19 March 2018

Diving In

I spent last week at Rottnest on the Year 9 camp. It's hard not to worry when you are part of a staff that has responsibility for 190 students, on 190 bicycles. As part of the History tour, we took the boys snorkeling on a shipwrecked barge at Henrietta Rocks. I have spent a lot of time swimming in and around that wreck, checking that it is safe for the boys when they take their turn in the water. As they explore the reef and the old barge, I sit on that rusted hulk and keep a careful eye on them. I check the conditions; I watch them dive and come up for air. I do everything in my power to keep them safe without them knowing that I am. And yet, we can never remove all risk from what we do, and neither should we, particularly in the natural environment. We need to keep the sparks of wonder and curiosity alive in our young people, and we should strive to foster the spirit of adventure in them whenever we can.

Not all of the boys go snorkeling on the wreck; not all of them are ready for it just yet. But it is our role to nudge them from their comfort zone, little by little. Taking them outdoors, and into an environment with which they are not so familiar, provides an excellent opportunity for them to learn about themselves and about other people, and to appreciate and understand the world outside the classroom a little better. It is an invaluable way for our staff to get to know our students and forms the basis of key relationships for the next four years of their school lives.

As far as I am aware, we are the only school in the state that runs such a camp for their entire Year 9 cohort at the same time each year. We have done so at Rottnest since 1996 without a break. It is a remarkable feat and something of which we should be proud. The man who assumes responsibility for the organisation and running of this camp is Mr David Jones and I would like to acknowledge the debt of gratitude we owe him. I know he worries and does all he can to ensure that the camp is safe yet challenging and meaningful for our students. He gets wonderful assistance from our admin staff, as well as the teachers who attend, but the buck stops with him.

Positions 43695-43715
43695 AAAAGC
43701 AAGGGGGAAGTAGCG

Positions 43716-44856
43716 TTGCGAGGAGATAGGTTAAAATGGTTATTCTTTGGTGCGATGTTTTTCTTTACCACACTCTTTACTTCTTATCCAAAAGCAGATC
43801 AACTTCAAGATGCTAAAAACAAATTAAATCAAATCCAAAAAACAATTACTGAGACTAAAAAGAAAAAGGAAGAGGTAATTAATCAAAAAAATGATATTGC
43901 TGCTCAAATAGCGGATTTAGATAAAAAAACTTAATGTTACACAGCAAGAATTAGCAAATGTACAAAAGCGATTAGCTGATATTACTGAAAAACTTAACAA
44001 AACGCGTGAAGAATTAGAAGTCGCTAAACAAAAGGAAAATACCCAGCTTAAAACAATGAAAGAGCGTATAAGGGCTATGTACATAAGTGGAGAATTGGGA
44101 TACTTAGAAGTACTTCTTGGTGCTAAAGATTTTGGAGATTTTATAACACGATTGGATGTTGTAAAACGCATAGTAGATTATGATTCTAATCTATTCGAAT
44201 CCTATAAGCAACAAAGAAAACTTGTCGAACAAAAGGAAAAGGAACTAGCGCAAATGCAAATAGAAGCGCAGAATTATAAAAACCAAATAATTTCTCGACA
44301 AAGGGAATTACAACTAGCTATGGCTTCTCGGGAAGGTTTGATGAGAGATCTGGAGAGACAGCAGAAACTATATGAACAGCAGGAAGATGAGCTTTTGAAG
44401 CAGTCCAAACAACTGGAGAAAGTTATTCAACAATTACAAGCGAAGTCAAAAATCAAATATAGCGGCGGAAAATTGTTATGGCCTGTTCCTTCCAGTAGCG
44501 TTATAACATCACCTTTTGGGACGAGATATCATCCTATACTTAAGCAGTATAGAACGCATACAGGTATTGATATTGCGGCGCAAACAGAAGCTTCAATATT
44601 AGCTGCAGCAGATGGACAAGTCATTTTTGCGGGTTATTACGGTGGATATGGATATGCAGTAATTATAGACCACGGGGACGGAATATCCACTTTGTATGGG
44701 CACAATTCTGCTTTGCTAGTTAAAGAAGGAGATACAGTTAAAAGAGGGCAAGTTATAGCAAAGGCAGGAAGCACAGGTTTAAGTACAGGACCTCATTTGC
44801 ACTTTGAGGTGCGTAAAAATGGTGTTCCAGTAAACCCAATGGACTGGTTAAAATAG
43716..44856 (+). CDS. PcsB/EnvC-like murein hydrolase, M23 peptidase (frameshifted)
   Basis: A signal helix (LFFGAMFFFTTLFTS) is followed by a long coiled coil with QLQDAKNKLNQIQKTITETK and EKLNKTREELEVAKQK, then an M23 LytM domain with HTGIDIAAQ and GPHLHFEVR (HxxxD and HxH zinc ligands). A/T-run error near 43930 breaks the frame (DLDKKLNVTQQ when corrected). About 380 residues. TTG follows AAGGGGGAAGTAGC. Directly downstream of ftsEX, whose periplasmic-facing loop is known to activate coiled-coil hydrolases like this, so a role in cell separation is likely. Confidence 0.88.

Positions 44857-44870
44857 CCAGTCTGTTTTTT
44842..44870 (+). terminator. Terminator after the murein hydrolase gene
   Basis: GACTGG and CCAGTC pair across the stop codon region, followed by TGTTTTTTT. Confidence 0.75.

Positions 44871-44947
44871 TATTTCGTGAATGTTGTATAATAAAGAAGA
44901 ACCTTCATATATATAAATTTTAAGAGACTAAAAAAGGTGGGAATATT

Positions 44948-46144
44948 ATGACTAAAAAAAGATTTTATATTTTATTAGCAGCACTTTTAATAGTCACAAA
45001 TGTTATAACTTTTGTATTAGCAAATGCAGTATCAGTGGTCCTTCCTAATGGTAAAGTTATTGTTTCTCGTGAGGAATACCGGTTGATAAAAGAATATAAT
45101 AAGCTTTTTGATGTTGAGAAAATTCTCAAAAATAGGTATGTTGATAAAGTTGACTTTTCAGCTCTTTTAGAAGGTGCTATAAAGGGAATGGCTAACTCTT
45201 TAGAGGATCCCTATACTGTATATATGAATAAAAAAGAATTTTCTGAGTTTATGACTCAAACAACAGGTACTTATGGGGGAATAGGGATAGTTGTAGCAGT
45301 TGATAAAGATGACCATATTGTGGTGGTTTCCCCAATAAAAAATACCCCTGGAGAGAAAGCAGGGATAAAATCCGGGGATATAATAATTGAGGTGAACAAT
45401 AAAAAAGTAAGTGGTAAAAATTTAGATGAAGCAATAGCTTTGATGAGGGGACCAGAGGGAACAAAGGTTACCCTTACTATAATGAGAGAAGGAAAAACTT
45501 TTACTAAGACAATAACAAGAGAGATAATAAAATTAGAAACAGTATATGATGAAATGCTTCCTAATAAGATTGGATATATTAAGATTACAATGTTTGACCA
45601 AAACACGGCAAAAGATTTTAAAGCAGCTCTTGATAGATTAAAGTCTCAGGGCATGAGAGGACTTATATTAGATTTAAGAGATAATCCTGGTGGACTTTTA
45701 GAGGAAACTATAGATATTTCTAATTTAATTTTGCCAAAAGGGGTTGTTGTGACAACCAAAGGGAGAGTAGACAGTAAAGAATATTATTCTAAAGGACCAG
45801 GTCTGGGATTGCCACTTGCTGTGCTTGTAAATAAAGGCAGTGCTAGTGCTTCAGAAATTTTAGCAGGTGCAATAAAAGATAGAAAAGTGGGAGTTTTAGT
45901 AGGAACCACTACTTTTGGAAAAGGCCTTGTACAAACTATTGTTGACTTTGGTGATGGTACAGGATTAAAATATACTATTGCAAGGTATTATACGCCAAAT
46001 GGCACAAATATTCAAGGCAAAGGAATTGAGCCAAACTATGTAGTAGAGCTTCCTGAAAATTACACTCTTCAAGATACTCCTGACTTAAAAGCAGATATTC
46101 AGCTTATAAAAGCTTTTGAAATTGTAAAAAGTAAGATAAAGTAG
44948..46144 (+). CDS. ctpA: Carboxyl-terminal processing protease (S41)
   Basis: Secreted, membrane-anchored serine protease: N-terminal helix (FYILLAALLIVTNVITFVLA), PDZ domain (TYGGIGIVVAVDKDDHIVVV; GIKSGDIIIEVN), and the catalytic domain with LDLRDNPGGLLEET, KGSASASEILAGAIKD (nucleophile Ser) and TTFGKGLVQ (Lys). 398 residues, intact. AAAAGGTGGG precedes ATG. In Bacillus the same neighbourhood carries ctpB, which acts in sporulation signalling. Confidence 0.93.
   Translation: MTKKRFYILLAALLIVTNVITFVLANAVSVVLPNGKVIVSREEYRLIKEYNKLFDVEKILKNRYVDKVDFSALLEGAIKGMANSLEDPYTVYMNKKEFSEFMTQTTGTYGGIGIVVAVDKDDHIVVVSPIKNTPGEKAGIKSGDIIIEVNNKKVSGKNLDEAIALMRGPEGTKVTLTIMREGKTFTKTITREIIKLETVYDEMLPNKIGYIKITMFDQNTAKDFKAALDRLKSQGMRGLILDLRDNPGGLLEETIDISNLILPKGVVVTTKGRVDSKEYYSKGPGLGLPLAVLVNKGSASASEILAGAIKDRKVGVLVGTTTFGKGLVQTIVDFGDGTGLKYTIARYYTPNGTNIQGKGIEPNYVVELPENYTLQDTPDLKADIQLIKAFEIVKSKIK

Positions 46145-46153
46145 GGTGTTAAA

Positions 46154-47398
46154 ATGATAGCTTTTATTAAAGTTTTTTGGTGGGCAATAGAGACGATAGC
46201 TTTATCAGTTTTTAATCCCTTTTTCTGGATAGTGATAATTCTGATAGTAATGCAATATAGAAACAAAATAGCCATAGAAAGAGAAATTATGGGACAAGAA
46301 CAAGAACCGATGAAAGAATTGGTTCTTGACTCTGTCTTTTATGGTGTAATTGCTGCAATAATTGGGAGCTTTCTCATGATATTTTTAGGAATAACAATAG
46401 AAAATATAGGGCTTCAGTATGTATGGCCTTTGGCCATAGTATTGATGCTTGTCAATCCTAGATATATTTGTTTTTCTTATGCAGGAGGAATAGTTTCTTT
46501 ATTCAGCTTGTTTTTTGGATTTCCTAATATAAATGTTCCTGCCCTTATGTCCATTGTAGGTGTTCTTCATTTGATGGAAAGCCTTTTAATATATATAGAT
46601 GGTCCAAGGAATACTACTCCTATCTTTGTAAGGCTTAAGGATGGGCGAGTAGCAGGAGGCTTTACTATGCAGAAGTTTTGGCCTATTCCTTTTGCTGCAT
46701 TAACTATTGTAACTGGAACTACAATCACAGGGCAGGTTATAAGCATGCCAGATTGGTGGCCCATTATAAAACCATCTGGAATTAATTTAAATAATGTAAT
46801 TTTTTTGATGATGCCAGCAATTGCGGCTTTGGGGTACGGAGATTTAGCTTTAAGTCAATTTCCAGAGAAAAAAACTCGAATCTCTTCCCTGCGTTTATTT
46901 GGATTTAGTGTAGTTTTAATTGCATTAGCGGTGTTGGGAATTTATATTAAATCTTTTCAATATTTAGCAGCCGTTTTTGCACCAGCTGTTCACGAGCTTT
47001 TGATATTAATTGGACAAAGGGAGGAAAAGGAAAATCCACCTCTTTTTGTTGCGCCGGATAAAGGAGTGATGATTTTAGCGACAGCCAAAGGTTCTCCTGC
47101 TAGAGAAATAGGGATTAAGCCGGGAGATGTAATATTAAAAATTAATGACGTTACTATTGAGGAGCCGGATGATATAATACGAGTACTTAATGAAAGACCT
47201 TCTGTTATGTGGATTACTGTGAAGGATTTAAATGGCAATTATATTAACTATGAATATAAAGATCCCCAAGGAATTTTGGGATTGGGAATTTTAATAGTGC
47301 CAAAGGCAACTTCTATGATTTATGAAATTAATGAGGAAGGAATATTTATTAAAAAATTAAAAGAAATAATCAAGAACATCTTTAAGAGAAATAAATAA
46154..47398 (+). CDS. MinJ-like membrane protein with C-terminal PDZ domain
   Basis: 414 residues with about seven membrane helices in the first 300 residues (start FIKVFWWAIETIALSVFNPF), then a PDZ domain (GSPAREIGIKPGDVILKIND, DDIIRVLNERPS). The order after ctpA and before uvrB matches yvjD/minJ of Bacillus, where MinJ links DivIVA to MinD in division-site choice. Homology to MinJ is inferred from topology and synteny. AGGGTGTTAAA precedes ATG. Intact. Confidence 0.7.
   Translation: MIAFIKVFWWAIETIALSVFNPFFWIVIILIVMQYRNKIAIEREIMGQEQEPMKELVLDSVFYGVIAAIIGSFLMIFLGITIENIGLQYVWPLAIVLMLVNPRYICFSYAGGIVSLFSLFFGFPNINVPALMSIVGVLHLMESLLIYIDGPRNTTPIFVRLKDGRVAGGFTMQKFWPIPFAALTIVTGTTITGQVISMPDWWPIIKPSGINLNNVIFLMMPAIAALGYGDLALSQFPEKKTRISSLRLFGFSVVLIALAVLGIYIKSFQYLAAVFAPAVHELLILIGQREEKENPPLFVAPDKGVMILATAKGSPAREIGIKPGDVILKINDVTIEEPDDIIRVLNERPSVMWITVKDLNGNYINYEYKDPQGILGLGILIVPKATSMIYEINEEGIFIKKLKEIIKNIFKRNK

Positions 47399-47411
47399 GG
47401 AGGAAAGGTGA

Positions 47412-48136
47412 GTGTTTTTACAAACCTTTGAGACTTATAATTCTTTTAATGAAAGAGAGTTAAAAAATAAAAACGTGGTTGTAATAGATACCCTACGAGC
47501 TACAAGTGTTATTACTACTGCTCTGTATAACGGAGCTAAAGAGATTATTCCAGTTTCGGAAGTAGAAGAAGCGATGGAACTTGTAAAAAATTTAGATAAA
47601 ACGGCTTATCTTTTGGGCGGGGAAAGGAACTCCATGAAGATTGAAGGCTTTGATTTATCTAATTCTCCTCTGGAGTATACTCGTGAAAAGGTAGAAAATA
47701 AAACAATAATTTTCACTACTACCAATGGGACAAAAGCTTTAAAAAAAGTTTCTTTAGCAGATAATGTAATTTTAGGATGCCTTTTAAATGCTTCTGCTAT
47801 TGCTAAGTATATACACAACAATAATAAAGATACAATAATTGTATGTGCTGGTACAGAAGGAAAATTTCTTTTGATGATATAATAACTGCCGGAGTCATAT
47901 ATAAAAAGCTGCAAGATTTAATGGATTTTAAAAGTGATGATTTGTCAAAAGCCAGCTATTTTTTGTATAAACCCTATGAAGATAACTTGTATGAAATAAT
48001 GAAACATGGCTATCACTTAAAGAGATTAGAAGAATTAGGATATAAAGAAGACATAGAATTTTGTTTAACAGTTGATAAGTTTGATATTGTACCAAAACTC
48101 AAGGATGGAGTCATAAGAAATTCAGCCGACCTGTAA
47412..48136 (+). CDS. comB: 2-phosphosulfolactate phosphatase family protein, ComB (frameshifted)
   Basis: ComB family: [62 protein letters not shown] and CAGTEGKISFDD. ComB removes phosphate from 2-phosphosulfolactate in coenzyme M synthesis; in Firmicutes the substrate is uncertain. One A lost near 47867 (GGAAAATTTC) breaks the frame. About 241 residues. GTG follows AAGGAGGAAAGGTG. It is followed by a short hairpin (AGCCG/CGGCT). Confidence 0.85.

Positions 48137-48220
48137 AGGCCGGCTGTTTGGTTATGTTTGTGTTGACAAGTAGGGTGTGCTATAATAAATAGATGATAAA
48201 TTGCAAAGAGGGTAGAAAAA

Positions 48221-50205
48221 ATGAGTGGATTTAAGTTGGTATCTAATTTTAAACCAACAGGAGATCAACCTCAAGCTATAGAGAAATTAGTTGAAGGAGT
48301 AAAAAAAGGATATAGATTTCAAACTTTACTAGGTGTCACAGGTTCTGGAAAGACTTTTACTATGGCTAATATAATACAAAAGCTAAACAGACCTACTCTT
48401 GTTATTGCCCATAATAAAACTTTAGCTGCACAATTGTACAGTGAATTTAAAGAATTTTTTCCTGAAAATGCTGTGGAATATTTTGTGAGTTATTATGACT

We can never reach new destinations unless we are willing to go beyond the places we have been before.

As I sit on the wreck, I see a look of uncertainty cross some of the boys' faces as they contemplate diving through a particular part of the boat. They watch as someone else does it; they duck down and have a look at it; and then they decide to try it themselves. They take a big breath and then there is a flurry of kicking and splashing and they are off. I hold my breath as well, and then my worries dissipate when I see them bob up on the other side. You can hear the elation in their voices when they surface and talk to each other. You can feel their sense of pride at having overcome a challenge, the sense of achievement at facing and besting a fear. And you can see the benefit as they smile and give the thumbs up and head off with their buddy to explore another part of this new world. You can almost see them growing before your eyes as the wonder grows within them.

We worry because we care, which is a good thing. Sometimes, we worry because we do not think we are up to the task. We worry about being under-prepared. We worry about our boys growing up too quickly; and we worry about them not growing up quickly enough. We worry because we know some of the challenges they will face, and we worry because we know that sometimes they will falter. But if we have done a good job, they will come through such times as better men. And by doing a good job, I mean showing them the difference between what they can control and what is beyond their control. If we can give them the confidence to control those things which are within their power to control, and the grace to accept those things which are not, we will have helped them to cope with much more than we might think.

Part of the role of parents and staff is to let our boys know that we care, but also to gradually allow them to take responsibility for their own lives. Homes and schools and camps are excellent places for the individual to gradually accumulate more responsibility for their own behaviour, performance and direction in life. This is where he begins to assume control and we begin to worry. But we don't prevent future worry by continuing to do things for him, or by shielding him from consequences.

Outside Collegians' House, there is a statue which was donated by the OSCs in 1997. It depicts a child climbing upon the shoulders of an adult as that adult appears to hold back the world, at least until the child is ready to launch himself into the world. This is what teachers and parents strive to do; it is a shared responsibility for our collective future. As I said to the boys during the History session at Rottnest, they have a responsibility to make the world a better place; to go out into it and build upon what we have left them, such as that is. We should remind them of this responsibility often, and we should make sure they know that we believe in their capacity to fulfill it.

Mr James Hindle
Director of Student and Staff Wellbeing